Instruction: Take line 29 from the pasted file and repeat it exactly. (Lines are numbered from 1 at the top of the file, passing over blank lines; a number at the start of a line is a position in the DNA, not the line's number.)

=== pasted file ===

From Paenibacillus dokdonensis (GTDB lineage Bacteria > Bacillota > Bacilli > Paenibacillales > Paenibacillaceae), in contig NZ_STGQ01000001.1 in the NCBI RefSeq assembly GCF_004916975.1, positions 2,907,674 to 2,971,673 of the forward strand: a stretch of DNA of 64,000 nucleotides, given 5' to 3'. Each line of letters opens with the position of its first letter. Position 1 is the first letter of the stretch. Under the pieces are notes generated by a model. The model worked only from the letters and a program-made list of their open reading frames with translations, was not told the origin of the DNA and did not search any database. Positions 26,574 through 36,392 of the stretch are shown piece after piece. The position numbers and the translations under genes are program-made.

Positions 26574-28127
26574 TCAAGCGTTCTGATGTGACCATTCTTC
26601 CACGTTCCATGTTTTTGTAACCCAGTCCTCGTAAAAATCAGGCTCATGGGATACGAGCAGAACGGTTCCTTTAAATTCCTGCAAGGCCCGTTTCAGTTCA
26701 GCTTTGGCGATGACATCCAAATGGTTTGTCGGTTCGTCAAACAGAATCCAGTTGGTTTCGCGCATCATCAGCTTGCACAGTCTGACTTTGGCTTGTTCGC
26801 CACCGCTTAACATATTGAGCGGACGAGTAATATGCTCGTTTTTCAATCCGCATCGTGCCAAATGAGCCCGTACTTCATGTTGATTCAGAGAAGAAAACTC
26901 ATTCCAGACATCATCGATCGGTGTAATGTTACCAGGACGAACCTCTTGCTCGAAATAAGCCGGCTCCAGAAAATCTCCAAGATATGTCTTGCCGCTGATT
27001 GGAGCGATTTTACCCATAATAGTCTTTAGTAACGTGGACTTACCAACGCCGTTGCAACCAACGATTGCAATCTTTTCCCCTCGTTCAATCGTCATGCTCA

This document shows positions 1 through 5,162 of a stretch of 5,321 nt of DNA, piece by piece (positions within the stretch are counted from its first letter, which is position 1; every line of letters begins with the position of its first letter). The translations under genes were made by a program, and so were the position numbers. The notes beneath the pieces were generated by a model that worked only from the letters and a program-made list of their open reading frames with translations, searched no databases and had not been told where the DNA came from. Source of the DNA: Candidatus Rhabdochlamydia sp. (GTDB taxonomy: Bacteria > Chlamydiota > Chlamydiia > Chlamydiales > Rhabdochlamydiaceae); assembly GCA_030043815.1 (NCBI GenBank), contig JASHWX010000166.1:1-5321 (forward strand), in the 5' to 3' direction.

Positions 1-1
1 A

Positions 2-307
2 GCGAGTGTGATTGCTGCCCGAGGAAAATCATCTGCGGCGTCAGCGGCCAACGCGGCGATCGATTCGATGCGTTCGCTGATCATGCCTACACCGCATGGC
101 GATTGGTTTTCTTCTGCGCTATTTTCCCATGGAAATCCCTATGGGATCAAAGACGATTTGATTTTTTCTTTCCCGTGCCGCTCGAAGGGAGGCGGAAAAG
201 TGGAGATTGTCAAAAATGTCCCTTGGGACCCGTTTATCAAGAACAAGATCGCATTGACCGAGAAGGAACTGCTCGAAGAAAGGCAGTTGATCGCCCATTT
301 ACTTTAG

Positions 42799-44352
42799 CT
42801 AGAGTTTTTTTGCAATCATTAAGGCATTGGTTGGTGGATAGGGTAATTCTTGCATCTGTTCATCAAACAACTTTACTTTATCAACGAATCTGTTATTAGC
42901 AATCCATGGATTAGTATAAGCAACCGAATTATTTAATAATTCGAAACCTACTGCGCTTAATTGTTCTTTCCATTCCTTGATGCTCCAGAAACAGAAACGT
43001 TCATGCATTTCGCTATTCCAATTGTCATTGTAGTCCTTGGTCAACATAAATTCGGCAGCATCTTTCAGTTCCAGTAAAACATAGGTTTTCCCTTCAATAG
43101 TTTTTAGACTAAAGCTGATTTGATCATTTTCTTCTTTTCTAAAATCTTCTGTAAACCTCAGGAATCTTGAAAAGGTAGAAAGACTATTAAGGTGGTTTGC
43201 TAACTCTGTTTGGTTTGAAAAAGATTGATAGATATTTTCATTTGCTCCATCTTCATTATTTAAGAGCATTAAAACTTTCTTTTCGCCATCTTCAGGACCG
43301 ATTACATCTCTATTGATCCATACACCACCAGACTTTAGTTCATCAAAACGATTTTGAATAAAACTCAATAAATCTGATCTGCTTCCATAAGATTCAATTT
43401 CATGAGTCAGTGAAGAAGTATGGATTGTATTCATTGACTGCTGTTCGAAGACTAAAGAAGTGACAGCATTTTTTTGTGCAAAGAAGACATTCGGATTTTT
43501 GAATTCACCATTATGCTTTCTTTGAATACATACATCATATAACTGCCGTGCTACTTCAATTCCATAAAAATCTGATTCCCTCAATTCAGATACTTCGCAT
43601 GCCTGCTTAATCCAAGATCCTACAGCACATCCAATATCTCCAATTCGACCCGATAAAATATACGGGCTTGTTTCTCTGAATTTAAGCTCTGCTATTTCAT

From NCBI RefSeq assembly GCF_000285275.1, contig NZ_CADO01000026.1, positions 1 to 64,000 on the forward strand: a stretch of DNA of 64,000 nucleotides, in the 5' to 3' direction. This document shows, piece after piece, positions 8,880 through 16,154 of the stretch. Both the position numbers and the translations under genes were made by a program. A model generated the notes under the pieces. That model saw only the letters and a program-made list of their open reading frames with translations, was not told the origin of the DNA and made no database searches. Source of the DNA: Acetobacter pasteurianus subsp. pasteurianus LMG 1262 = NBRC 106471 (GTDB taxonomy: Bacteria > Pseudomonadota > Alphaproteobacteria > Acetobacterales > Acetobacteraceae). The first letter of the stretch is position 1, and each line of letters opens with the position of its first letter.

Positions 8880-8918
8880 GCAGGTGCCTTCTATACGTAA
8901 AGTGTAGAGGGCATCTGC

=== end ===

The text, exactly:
Positions 8880-8918